Plenty Epicurean Pantry

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Welcome to the online journal of Plenty, written by Trevor Walker, the shop owner. Feel free to post comments and engage in discussions.

Plenty Sea Asparagus Festival

Sea Asparagus (photo courtesy of Westcoast Seaweed)

Sea Asparagus (photo courtesy of Westcoast Seaweed)

Plenty will be celebrating the local Sea Asparagus harvest from Sunday, June 14th to Saturday, June 20th.  We will be sampling fresh Sea Asparagus at the store all week.  Please stop by to try some.  We have fresh Sea Asparagus, pickled Sea Asparagus and Sea Asparagus Mustard available at the store for purchase.

  • Sea Asparagus (Salicornia virginica) belongs to the genus Salicornia, making it a distant relative of beets and spinach!
  • It grows in estuaries where it is exposed to salt water, imparting it with a salty flavour and crisp, crunchy texture.
  • The harvest season for Sea Asparagus runs from May to early July.
  • The Sea Asparagus that we sell is sustainably harvested from licensed beds by Brad Carey of Westcoast Seaweed.  Brad is conscientious and committed to the long-term health of the beds.  He also helps monitor for an invasive grass that’s threatening the coast.
  • Sea Asparagus is high in vitamin A, and a good source of calcium and iron.
  • It can be used raw to garnish salads or steamed and tossed with butter.
  • It is wonderful served with sushi or as a garnish for any seafood dish.
  • It can be blanched quickly in unsalted water, plunged into ice water (to set the colour) and then tossed with butter and a little garlic.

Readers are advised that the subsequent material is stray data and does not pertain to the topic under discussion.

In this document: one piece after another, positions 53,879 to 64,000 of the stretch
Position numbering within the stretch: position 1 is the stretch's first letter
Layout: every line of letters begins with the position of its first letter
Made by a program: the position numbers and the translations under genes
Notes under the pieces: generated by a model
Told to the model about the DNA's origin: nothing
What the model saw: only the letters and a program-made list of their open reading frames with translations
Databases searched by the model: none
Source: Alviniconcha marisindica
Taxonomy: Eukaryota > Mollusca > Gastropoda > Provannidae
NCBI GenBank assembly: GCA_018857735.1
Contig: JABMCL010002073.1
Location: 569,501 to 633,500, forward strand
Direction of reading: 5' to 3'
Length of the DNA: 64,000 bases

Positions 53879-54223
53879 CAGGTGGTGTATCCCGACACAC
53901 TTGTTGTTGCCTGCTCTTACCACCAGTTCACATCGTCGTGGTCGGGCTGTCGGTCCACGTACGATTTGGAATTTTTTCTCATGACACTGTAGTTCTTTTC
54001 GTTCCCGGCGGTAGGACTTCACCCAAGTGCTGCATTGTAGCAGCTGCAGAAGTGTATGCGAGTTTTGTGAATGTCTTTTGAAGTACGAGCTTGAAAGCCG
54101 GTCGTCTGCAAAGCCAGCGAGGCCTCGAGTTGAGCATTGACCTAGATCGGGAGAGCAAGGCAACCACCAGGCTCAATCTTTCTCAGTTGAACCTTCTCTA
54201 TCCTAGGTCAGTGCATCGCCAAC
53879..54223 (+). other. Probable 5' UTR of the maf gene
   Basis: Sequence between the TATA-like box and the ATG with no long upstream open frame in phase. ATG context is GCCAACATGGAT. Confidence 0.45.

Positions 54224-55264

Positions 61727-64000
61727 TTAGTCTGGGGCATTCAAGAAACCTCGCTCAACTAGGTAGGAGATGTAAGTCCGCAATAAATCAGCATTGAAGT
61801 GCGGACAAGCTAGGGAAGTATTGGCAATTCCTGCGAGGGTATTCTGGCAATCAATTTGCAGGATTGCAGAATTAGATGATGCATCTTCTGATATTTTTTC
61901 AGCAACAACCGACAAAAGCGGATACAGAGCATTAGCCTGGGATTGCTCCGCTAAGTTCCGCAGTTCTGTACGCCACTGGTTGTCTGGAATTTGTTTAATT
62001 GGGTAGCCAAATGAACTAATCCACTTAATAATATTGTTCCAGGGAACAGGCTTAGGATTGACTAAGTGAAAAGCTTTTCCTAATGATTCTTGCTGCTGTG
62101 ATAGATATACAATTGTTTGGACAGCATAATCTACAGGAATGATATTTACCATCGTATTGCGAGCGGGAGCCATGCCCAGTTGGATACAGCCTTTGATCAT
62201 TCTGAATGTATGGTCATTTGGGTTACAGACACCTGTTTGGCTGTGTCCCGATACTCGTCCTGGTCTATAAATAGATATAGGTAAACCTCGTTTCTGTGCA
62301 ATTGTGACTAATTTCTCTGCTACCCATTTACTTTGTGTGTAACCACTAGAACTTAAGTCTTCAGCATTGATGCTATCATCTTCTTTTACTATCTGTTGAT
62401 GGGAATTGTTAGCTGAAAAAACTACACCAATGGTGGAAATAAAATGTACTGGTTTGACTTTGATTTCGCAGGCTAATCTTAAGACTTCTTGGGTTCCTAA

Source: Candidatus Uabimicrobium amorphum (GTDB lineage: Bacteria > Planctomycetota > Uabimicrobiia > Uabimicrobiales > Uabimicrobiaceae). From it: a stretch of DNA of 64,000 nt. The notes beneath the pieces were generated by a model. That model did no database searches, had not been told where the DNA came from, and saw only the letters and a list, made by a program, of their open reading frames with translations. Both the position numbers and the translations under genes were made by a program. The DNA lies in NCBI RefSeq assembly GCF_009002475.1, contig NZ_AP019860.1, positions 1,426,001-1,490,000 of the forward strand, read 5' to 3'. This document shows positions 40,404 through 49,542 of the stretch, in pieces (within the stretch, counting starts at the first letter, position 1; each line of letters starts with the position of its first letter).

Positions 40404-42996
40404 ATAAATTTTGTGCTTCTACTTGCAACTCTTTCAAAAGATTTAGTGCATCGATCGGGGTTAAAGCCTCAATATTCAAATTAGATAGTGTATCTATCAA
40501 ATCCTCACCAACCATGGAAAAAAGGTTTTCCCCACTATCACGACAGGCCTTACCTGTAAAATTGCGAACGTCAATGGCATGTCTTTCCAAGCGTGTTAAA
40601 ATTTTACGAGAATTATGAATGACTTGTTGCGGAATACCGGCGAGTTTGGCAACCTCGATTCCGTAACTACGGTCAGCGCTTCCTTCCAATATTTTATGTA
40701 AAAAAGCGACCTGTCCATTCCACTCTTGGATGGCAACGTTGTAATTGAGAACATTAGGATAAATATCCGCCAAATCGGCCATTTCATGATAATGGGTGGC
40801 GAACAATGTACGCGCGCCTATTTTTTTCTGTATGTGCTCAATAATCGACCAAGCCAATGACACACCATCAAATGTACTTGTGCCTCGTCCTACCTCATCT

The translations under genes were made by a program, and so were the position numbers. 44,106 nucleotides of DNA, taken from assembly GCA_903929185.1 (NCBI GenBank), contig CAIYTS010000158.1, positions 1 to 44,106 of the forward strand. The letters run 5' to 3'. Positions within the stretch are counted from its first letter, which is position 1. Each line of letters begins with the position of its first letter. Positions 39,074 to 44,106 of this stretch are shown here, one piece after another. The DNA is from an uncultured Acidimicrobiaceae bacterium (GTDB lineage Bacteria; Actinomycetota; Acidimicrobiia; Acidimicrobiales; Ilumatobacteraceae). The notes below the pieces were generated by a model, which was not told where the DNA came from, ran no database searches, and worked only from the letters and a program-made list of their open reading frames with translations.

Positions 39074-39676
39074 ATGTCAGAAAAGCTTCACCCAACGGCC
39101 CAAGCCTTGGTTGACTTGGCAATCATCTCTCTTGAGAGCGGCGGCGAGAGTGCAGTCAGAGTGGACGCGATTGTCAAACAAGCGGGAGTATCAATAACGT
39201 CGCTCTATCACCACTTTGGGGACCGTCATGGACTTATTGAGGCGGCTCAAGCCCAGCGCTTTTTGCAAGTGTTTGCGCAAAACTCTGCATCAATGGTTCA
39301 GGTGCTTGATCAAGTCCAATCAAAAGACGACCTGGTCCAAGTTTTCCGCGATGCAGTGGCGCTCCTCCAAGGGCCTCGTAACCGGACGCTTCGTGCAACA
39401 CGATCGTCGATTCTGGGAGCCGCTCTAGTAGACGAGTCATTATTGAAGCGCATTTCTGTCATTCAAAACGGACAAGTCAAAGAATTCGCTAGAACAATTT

• It can also be sautéd with onions, olive oil and garlic.
  • For a savory pesto blend Sea Asparagus with basil, Parmesan cheese and pine nuts.

Here is a recipe (actually a combination of two) that I used recently for a staff dinner.  I served it with cold smoked tuna from Finest at Sea.

Sunomono with Sea Asparagus

Sea Asparagus: blanch in boiling water for two minutes, plunge into ice water.  Set aside.

Cook in boiling water until just tender:

5 to 6-oz Japanese saifun noodles (A.K.A. harusame - available at Plenty) or vermicelli noodles.

Rinse in cold water, drain and transfer to medium bowl.

Add the following:

  • 6 tbsp. rice or cider vinegar
  • 4 tsp. sugar
  • 2 tsp. tamari
  • 1 to 2 tbsp. sesame seeds

Toss, cover and chill.

Peel and seed (cut lengthwise and scoop out seeds with a spoon) 1 medium size cucumber, chop into small moon shaped slices.

To serve, divide noodles into 4 or 5 serving bowls and arrange the cucumber and sea asparagus on top. Lightly sprinkle with sesame seeds.

posted June 13, 2009 in favourite things, recipes


  1. hello i am a sustainable wildcrafter of sea asparagus on the sunshine coast. i sell at local farmers markets and love that you are publishing news about asp. casn you send me more distinct nutritional analysis about them as it is hard to find
    cheers mark

    Comment by mark wilkes — June 17, 2009 @ 10:56 pm

  2. Hi Mark,

    The Hawaii Ministry of Agriculture may have the analysis that you are looking for:

    Comment by Trevor — June 17, 2009 @ 11:08 pm

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